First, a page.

"The Santa Clause 2" builds on the groundwork that was laid down by its predecessor, a labored and very uninteresting rendition on a holiday legend which demanded the audience believe that Tim Allen could actually pass off as a childhood saint. In that film, Allen's character Scott Calvin accidentally killed the previous Santa Claus, and when he put the giant red robe on to fill in for him on that crucial Christmas night, he became eternally linked to the responsibility, literally growing in a big belly, rosy cheeks and large amounts of white facial hair overnight.

Here, Scott seems to have finally accepted his fate, and resides over the North Pole factories with pride and cheer. But his joy is quickly pulled back when his primary assistant, Bernard (David Krumholtz), discovers a hidden clause in his contract as Santa: the "Mrs. Clause." Yep, jolly ol' Saint Nick has to get hitched in order to keep this big seasonal gig, and unless he does so before the next Christmas arrives (which is just weeks away), he'll find himself going back to the role of Scott Calvin. Without a choice, he returns back to his family in North America to pursue women in hopes of snagging a wife, leaving in his place up North a large plastic look-alike of himself who walks, talks and thinks like an idiot. But when Scott returns to reclaim his duties, just how much damage will the Santa decoy have done to the North Pole?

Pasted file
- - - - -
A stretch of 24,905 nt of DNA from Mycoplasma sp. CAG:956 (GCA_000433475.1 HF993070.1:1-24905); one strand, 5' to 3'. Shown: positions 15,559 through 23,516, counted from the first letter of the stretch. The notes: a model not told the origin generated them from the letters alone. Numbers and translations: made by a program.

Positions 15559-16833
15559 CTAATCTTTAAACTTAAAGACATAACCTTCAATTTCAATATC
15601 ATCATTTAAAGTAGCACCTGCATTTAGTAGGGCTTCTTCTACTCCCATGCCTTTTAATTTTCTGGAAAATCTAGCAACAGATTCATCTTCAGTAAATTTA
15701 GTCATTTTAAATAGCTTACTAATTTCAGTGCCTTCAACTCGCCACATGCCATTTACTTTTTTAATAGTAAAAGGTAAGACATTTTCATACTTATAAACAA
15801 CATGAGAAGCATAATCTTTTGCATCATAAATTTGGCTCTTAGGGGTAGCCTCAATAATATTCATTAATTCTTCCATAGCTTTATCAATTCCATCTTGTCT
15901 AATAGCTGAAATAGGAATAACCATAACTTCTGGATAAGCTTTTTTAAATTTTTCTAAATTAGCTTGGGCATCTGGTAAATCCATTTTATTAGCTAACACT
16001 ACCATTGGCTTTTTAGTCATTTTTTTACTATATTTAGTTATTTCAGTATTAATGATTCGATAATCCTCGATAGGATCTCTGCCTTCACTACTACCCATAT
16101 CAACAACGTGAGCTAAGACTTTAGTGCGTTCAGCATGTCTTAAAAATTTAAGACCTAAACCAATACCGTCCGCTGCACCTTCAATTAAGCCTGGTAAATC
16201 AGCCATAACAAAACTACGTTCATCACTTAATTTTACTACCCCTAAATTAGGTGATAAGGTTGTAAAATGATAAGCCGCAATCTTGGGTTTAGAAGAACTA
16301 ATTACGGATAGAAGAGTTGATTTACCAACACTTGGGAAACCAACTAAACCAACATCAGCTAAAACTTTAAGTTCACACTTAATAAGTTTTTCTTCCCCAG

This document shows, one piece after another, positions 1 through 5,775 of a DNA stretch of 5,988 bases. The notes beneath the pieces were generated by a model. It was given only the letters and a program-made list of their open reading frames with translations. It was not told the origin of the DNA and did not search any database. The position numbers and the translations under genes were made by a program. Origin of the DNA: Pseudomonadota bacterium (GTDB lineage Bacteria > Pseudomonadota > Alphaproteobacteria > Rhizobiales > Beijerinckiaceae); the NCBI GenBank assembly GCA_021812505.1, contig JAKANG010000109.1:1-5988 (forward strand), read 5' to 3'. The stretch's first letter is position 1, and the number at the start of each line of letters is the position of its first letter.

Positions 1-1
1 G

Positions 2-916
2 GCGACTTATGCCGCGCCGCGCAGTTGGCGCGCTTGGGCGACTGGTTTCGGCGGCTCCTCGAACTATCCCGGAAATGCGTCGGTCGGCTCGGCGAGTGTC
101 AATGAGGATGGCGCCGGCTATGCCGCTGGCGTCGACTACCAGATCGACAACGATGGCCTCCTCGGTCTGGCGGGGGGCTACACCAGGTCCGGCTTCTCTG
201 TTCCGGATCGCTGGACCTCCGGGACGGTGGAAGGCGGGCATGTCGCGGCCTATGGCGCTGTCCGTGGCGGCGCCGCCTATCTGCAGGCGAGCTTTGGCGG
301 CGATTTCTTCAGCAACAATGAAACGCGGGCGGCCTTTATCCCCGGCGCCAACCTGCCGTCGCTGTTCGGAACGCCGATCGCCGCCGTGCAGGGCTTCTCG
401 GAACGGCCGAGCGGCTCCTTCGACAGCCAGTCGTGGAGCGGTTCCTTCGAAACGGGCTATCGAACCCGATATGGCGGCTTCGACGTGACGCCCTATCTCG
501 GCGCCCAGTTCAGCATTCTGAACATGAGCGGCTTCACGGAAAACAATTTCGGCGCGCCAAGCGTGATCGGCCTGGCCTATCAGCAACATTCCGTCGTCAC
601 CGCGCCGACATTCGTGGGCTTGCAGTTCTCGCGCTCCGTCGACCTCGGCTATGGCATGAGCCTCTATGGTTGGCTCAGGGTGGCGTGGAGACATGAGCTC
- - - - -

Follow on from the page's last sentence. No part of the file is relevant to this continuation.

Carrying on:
I would be lying if I said that I didn't find any of this the least bit amusing. On many degrees, and unlike its messy predecessor, "The Santa Clause 2" is quite the delightful little holiday experience, packed tightly with visual treasures, neat little characters, and the occasional in-joke that the adults will take a liking to. The major problems that crippled the original "Santa Clause" picture, furthermore, or almost vanquished this time around, as if Disney realized their original mistakes and put the follow-up in the hands of those who recognized them. Tim Allen, for example, doesn't come off here as a man trying to hide behind a beard and a suit trying to be Santa; he simply falls into the role, and we are willing to accept him as the genuine thing. Likewise, the film makes a cagey decision by having the majority of the action play out in the North Pole itself, a place that has evolved and been enriched beyond the stale and cold afterthoughts that the original movie bellowed.